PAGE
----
CBD, or cannabidiol, is a prominent compound of the cannabis plant, known as a phytocannabinoid.

Cannabis contains hundreds of different phytocannabinoids, including cannabinol (CBN), cannabigerol (CBG), cannabichromene (CBC), as well as delta-9 tetrahydrocannabinol (THC) — the cannabis compound that is known for making its users feel “high”.

Understanding how phytocannabinoids work in the body requires a little bit of knowledge about the Endocannabinoid System, or ECS. The ECS consists of cannabinoid receptors, CB1 and CB2, that are found extensively throughout the brain and body. The external phytocannabinoids that are found in cannabis are specially designed to bind or interact with the internal cannabinoid receptors that exist within our body. When our CB receptors are activated, they produce neurotransmitters called endocannabinoids, known as anandamide and 2-Arachidonoylglycerol, or 2-AG. These endocannabinoids have a variety of responsibilities that span across the major body systems.

The ECS is a modulatory system, and it works by maintaining homeostatic balances between the major systems of the body.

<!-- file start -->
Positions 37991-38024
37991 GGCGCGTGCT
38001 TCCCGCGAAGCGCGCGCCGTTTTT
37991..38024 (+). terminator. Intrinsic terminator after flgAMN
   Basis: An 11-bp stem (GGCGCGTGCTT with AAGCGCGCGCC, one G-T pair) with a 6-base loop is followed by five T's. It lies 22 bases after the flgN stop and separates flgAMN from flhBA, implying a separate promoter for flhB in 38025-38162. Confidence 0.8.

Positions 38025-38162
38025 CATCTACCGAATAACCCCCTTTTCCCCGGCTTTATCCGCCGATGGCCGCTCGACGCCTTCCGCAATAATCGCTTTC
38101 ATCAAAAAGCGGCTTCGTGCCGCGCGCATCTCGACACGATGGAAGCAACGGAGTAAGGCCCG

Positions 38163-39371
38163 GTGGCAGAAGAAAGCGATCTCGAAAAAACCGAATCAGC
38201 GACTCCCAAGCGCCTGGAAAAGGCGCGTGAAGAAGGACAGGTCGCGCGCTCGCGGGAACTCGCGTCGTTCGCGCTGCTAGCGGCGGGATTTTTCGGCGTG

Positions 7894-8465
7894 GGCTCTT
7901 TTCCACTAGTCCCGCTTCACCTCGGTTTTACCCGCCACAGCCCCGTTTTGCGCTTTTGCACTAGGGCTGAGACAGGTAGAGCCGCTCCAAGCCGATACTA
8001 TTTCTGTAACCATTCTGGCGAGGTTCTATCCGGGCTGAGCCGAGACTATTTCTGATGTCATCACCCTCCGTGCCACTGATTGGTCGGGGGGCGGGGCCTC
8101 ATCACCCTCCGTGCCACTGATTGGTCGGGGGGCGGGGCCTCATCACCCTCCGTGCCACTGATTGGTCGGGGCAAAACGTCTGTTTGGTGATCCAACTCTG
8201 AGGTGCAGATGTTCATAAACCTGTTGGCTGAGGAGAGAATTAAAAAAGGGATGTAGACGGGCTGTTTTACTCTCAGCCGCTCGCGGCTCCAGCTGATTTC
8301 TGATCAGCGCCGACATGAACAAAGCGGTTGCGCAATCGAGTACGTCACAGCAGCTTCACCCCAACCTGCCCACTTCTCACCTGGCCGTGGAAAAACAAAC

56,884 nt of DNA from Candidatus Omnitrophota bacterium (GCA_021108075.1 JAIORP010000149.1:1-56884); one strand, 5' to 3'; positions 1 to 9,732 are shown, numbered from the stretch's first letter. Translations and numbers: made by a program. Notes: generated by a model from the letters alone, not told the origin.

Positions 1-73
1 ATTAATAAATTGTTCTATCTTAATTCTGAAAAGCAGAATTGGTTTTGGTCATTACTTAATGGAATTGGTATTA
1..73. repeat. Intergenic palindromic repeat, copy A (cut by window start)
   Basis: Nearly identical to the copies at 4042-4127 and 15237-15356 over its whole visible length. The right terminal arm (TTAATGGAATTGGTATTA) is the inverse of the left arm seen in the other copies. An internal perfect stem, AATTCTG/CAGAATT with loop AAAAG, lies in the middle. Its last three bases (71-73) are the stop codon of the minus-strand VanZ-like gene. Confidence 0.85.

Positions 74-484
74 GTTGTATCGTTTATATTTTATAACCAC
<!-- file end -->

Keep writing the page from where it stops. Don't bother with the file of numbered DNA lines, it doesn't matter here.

CB receptors can be found everywhere: on neurons, white blood cells, and mitochondria, as well as concentrations in the spleen and digestive organs; there are also CB receptors located on skin cells. Endocannabinoids work differently than traditional neurotransmitters, partly because CB receptors are post-synaptic, and endocannabinoids are created on demand rather than being stored to await release.

Most phytocannabinoids are able bind with one or both of the cannabinoid receptors. For example, the binding of THC and CB1 receptors generates psychotropic effects in marijuana users; it also causes a tolerance to build over time as well withdrawal when its use is stopped. However, this is not true of CBD; its molecular structure prohibits it from binding with either CB1 or CB2 receptors — instead, it affects them indirectly.

CBD is able to inhibit the specific enzymes that dissolve anandamide from the bloodstream, thus enabling the endocannabinoid to continue performing its various responsibilities. CBD also mitigates the binding between THC and CB1 receptors, which means CBD will lessen the psychotropic effects of THC; this is why most commercial strains of marijuana are bred to have almost no CBD.

Scientists are continuing to study the numerous properties of CBD as well as other phytocannabinoids, and it is hopeful that their progress will lead to further understanding regarding the diverse characteristics of the cannabis plant.

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